Definition of dignify in English:


verbdignified, dignifying, dignifies

[with object]
  • 1Make (something) seem worthy and impressive.

    ‘the Americans had dignified their departure with a ceremony’
    • ‘I think it's a way of dressing up and dignifying the fact that, again, they thought this would be a money spinner.’
    • ‘We would rather not dignify their claims with a response, but we fear that if they are left unchallenged they may enter popular currency.’
    • ‘And by branding itself a new political movement, it dignifies powerlessness by presenting it as protest.’
    • ‘What's causing you to dignify it by acting as if it's a worthy endeavor rather than yet another unnecessary cash-in attempt?’
    • ‘It is probably a waste of time to dignify this silliness.’
    • ‘It depends on a sense of social hierarchy that dignifies a particular group or institution - the church, the nobility, whatever - with a degree of authority.’
    • ‘The Scottish election will confirm that there is a crisis of democracy in Britain today, in so far as nearly half of us won't even bother to get out and dignify the great devolution experiment with a vote.’
    • ‘When did we no longer appreciate that to dignify certain modes of behavior, manners, and ways of being with artistic representation was implicitly to glorify and promote them?’
    • ‘If theirs is a hopeless cause in pursuit of impractical ideals, why dignify them in print?’
    • ‘More importantly, what sort of record label would dignify such amateurish enthusiasm by actually releasing it?’
    • ‘But what could be better than a biblical ingredient for enhancing and dignifying the material?’
    • ‘‘That's not a question,’ he responded, refusing to dignify the boneheaded inquiry.’
    • ‘It's just that nowadays we feel the need to dignify our obsessions by passing them off as artistic or educational endeavours.’
    • ‘Nonetheless, I have always had some misgivings about dignifying the count at all.’
    • ‘The guy has brought all his resources to bear to pay tribute to blue collar heroism, dignify mundane aspirations, memorialize the dead, and console the survivors.’
    • ‘But at the least, he'd stay on the sidelines, unwilling to dignify this dishonorable slime.’
    • ‘It ain't easy, but it ain't the Tour [and] we will not even dignify golfers in this discussion.’
    • ‘Confronted with such an interrogation our beloved Prime Minister would undoubtedly say that he would not dignify it with acknowledgement, let alone answers, and he would be perfectly within his rights to do so.’
    • ‘The outcome is a series of eye-catching shelters that enhance and dignify bus travel and make a strong statement in the urban environment.’
    • ‘Unfortunately, this education breeds and dignifies some dangerous inclinations.’
    distinguish, add distinction to, add dignity to, honour, bestow honour on, grace, adorn, exalt, enhance, add lustre to, magnify, ennoble, glorify, elevate, make lofty, aggrandize, upgrade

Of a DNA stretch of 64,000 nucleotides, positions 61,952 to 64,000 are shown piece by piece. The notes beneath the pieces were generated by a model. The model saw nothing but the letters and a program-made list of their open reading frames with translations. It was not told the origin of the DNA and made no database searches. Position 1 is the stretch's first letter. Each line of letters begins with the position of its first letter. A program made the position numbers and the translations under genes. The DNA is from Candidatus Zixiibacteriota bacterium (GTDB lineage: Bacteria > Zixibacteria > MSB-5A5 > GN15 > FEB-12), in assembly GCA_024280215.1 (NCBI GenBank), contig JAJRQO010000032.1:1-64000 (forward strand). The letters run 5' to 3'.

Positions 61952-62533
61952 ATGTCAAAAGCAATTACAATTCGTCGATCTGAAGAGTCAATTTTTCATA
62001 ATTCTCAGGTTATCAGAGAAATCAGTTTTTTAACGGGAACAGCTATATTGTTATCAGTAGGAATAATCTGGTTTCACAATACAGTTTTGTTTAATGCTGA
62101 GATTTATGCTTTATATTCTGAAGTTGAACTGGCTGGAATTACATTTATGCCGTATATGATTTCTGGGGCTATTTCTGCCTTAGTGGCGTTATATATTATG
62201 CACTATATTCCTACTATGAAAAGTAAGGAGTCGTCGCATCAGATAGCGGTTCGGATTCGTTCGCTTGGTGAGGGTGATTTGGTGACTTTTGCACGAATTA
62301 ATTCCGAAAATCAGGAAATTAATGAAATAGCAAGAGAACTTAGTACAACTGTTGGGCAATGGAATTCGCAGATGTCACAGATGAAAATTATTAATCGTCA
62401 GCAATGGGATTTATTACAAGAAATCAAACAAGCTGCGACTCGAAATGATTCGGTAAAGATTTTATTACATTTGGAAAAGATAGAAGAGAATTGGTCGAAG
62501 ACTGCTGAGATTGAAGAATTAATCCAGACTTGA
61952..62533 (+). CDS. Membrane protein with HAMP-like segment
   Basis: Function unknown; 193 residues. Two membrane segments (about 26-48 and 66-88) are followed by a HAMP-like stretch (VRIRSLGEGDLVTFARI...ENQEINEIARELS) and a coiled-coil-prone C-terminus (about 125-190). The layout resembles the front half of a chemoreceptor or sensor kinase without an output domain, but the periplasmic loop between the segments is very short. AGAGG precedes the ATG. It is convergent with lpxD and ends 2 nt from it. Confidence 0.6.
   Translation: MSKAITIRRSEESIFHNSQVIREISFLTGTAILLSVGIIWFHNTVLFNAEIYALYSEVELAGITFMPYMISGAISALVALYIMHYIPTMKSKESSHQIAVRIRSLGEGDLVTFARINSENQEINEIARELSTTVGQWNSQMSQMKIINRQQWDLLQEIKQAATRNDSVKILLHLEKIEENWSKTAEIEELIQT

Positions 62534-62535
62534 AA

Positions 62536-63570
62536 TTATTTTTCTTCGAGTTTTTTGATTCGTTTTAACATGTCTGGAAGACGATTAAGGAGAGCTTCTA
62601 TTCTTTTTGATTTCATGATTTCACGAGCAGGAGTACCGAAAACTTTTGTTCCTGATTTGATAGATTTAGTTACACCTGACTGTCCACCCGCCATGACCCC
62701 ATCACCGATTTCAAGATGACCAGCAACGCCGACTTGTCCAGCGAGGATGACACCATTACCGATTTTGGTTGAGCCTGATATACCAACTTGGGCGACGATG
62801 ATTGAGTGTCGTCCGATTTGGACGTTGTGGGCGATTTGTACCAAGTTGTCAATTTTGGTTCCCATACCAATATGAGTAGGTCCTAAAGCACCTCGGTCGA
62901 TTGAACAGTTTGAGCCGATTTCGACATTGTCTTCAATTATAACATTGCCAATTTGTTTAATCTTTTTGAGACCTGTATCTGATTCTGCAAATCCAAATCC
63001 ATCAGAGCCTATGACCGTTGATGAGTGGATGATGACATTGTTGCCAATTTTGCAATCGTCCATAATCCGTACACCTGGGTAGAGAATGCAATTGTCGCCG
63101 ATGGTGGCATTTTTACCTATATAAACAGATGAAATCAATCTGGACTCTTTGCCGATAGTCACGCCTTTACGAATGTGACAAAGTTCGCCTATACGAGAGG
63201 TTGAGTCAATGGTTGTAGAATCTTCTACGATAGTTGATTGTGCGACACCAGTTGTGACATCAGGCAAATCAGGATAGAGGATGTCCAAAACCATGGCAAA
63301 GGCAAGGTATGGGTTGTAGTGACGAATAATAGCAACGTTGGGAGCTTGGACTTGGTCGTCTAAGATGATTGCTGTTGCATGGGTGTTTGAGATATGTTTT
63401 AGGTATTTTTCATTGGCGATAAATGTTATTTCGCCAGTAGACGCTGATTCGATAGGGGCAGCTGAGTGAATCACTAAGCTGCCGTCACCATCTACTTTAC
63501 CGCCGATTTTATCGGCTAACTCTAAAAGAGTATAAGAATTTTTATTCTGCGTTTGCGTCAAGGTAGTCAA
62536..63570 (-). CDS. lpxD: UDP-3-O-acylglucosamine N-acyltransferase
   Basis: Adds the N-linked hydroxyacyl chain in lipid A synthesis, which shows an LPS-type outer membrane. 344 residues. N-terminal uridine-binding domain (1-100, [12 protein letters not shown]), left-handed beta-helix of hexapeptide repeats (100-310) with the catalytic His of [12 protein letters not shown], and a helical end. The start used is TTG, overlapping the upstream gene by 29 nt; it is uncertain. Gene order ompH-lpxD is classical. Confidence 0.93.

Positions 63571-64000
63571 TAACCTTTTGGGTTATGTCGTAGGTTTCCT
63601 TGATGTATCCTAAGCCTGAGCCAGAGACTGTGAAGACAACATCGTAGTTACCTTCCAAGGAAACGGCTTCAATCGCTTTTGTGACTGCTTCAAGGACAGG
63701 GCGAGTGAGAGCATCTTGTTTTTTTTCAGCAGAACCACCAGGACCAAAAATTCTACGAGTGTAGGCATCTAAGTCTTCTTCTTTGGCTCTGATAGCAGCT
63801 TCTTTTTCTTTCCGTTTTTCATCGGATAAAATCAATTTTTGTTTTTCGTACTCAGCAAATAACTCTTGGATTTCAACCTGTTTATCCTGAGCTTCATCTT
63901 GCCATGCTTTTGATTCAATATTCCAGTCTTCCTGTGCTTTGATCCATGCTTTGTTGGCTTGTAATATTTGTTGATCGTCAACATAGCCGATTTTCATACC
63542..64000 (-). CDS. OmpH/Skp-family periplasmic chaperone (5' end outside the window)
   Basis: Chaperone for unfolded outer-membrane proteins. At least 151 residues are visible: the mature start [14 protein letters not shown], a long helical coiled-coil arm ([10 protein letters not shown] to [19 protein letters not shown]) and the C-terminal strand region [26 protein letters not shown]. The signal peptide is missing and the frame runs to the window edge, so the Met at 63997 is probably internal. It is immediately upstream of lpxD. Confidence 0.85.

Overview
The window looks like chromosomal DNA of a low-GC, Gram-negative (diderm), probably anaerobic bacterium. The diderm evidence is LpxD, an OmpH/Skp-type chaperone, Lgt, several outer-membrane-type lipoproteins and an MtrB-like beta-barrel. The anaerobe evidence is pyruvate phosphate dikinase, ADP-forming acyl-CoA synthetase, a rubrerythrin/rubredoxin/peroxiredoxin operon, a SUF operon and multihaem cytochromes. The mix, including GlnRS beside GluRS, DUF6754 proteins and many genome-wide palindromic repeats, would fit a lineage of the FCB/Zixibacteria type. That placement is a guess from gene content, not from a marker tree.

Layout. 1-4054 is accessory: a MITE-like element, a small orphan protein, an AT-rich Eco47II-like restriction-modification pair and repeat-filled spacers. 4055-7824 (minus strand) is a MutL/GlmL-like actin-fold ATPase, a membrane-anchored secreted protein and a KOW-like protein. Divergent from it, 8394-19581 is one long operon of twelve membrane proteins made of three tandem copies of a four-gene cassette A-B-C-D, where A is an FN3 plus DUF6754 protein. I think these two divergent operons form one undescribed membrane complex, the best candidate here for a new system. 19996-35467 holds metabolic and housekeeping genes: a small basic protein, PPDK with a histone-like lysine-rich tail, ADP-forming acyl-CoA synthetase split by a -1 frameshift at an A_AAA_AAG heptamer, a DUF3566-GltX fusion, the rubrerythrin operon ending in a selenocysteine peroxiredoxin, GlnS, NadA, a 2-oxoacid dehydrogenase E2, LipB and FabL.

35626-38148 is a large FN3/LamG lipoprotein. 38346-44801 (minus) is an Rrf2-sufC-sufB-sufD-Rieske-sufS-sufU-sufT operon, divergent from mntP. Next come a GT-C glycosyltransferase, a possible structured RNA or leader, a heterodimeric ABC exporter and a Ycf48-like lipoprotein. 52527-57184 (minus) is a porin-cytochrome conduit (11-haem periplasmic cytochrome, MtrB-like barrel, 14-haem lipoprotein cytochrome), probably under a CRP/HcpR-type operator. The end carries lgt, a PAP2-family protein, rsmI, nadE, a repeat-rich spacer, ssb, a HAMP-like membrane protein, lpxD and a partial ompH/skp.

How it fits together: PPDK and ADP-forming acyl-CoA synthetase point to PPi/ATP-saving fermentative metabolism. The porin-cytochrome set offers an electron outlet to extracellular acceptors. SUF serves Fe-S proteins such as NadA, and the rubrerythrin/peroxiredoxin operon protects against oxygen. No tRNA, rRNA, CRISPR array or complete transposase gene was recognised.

View synonyms
    1. 1.1 Give an impressive name to (someone or something unworthy of it)
      ‘dumps are increasingly dignified as landfills’
      • ‘Their dancing, if I can even dignify it as such, was a composite of waist twisting, arm flailing and a vaudeville-style feet shuffle.’
      • ‘Malnutrition was epidemic and medical care, if it can be dignified as such, was virtually useless in those rare instances when it was available.’
      • ‘Doctrine aside, it seemed strange to me that he would choose the word ‘closet’ to dignify Mary; or, to put it the other way around, that something as mundane as a closet could be sanctified.’
      • ‘We are granted a glimpse of another world, a world that we share with the animals, who are dignified as antagonists, worshipped as totems and pursued as quarry.’
      • ‘But if those seeking to understand the genome through bioinformatic and evolutionary analysis had had just one fraction of a percent of the funds available to the Consortium and Celera, they might have already achieved the transformation of mere data (let us not dignify it as "knowledge") into understanding?’
      • ‘The assorted weirdos (let's not dignify them with the term ‘contestants’) will be initially split into two separate groups of 12, each unaware of the others existence.’
      • ‘Critics may dignify it as ‘street-smarts,’ but for most home-school parents, this kind of ‘education’ is precisely what they wish to protect their children from.’
      • ‘‘Stability’ is a fancy term to dignify laziness and complacency as sophistication.’
      • ‘Socialism will sacrifice these lives because it believes that to dignify a foetus with the title ‘human’ is a religious superstition.’
      • ‘Could we stop dignifying its vengeance and violence as ‘rulings’?’


Late Middle English: from Old French dignefier, from late Latin dignificare, from Latin dignus ‘worthy’.